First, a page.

Michael Jackson’s life began on August 29, 1958, as the seventh child in a family crowded into a tiny home in Gary, Indiana.
His mother remembers “a sweet little child” who showed unusual empathy for others and who was born to sing and dance.
Katherine Jackson, 83, shared intimate stories about her son’s early days when she testified earlier in the trial of her lawsuit against AEG Live, the concert promoter she accuses of liability in his death four years ago.
Her lawyers are asking a juror to award Jackson’s mother and three children at least $1.6 billion to replace the lost income they argue he would have earned touring the world if he had not died while preparing for his comeback concerts on June 25, 2009.
Jackson would have just completed a world tour of his “This Is It” shows and likely would have begun making movies with his children Prince, Paris and Blanket if he had lived to see this 55th birthday Thursday, according to testimony in the trial.
Michael Jackson’s humble start as the son of a steel mill worker in a large family is a remarkable contrast to the pop icon who spent lavishly, but also set world records for giving to charity.
Their first home had just two bedrooms, a living room, a kitchen and a small utility room for the washing machine and freezer. Michael and his four older brothers slept in stacked bunk beds in one bedroom, the parents in the other, while the daughters slept in the living room, the Jackson matriarch testified in an earlier court session.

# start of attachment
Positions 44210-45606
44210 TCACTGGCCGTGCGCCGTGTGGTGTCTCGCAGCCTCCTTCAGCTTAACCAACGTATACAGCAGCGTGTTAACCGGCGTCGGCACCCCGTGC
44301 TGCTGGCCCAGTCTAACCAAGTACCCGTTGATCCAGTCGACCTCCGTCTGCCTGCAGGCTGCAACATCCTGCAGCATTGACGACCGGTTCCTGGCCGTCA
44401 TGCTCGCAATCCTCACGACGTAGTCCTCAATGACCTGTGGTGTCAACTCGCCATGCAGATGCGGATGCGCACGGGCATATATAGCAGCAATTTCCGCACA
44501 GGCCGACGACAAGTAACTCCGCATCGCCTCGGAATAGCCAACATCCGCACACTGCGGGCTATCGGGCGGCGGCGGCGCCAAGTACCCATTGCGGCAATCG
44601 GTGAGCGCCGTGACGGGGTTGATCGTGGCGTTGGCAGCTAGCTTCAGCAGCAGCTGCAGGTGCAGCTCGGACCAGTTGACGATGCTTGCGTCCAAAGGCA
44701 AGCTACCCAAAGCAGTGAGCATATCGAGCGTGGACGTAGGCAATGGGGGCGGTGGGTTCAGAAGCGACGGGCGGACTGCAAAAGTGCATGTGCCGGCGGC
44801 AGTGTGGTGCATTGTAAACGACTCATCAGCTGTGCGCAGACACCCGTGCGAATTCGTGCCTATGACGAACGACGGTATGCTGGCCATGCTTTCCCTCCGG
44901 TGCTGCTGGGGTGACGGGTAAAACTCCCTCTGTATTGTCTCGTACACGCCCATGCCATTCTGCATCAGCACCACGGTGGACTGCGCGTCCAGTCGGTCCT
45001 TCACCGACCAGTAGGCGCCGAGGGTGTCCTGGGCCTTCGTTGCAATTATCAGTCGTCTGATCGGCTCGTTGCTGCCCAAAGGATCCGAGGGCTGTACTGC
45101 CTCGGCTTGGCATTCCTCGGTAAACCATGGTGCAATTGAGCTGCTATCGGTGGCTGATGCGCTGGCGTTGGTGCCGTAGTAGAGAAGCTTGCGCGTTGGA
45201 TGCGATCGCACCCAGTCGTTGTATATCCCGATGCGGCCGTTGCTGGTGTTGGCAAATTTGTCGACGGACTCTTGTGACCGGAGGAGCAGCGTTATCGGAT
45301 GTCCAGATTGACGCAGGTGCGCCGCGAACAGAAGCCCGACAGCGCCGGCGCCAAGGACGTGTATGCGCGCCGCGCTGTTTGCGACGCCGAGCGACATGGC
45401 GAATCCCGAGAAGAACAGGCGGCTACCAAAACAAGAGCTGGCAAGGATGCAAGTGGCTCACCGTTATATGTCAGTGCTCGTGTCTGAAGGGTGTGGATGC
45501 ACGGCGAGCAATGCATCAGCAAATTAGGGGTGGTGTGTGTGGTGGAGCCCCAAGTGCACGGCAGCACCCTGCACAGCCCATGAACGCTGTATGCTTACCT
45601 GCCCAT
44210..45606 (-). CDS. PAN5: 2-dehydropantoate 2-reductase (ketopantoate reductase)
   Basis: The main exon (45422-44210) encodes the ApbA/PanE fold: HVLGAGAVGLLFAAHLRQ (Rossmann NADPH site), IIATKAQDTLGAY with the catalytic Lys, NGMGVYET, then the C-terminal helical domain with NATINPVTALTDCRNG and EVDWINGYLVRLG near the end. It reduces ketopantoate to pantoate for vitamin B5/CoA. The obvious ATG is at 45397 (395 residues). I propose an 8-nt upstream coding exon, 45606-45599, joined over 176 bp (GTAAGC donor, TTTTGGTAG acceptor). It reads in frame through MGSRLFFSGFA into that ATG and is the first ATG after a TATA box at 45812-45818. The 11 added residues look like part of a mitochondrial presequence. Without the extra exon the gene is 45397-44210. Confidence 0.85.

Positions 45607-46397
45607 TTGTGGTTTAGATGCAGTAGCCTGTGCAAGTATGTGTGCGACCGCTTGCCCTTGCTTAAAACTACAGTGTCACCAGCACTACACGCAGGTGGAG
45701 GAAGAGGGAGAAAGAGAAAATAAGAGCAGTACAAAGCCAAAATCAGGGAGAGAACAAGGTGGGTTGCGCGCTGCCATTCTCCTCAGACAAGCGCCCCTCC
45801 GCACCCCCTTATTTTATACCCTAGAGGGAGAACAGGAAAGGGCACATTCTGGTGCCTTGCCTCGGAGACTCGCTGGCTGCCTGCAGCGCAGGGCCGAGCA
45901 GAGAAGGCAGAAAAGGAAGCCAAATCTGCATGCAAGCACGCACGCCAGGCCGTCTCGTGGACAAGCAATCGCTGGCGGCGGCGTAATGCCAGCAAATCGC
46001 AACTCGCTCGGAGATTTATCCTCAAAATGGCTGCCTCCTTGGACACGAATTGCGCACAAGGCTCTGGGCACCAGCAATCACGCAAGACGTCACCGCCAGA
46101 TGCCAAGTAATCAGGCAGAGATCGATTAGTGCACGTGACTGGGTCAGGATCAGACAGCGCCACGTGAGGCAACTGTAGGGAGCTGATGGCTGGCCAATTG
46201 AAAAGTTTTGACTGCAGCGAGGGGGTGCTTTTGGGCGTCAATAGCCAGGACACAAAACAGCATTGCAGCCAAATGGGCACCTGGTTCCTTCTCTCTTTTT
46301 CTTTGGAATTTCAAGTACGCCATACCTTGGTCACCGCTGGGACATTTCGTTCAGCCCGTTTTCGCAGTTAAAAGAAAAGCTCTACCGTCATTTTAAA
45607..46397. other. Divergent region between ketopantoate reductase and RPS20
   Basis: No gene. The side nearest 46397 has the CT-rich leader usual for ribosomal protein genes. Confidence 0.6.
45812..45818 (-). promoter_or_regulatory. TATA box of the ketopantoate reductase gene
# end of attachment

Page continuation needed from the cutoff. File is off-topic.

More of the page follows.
The mother made some of their clothes, watched newspapers ads for sales and visited the Salvation Army store for shoes. “We made it that way,” living pay day to pay day, she said.
When father Joe Jackson was laid off from his steel mill job he would go out of the city to farms to pick vegetables that his wife would can and store. “Every year we would buy a quarter of a cow or half of a cow and keep it in the freezer,” she said. “And that’s how we survived.”
Young Michael saved his “little pennies and nickels” to buy candy and cookies, but he wouldn’t eat it all, his mother said. “He liked to play ‘store man.’ He would take it and put it and set up a little store, and all the kids in the neighborhood would come and buy from him, and he felt like he was the store man.”
When older brother Marlon became ill, 3-year-old Michael held his hand and cried, she said.
Michael’s musical talents were obvious at a very early age. “He was born that way,” she said. “When all the kids were dancing around, he was in my arms, and he couldn’t be still. He was dancing, too, to the music. And when he started to walk, he would still dance.”
She’s told the story of Michael’s interaction to her “old, rickety washing machine, a Maytag.”